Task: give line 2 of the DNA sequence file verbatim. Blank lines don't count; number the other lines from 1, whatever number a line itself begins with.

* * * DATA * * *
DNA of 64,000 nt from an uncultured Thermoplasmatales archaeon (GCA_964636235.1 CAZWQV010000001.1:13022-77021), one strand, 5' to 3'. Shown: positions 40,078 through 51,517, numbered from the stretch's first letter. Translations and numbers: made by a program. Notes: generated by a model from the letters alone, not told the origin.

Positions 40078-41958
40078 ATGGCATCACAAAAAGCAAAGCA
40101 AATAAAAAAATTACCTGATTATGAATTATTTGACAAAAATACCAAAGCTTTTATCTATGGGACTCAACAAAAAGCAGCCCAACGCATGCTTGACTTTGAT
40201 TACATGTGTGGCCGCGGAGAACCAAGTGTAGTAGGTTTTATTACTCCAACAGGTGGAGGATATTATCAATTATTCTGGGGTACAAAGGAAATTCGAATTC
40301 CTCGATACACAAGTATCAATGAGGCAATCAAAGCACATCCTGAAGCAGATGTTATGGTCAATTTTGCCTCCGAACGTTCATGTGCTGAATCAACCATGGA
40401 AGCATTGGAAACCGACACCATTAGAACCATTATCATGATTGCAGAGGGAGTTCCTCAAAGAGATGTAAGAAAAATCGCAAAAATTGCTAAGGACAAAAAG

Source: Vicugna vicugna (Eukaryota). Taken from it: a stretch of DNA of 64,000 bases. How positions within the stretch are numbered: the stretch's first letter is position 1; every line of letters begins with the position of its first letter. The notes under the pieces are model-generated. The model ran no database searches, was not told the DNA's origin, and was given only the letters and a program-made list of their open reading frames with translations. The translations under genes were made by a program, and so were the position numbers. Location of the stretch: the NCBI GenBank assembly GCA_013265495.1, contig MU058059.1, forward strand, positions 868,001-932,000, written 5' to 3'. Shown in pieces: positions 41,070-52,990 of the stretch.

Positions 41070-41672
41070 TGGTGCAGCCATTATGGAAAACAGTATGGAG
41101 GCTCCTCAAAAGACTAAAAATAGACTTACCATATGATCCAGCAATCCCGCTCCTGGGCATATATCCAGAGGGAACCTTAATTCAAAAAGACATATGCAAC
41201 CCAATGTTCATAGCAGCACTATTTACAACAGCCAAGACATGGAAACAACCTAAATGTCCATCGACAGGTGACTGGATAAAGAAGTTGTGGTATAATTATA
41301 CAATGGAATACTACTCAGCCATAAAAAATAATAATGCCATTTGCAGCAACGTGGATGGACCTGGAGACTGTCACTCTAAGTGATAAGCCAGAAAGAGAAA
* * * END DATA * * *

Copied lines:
Positions 40078-41958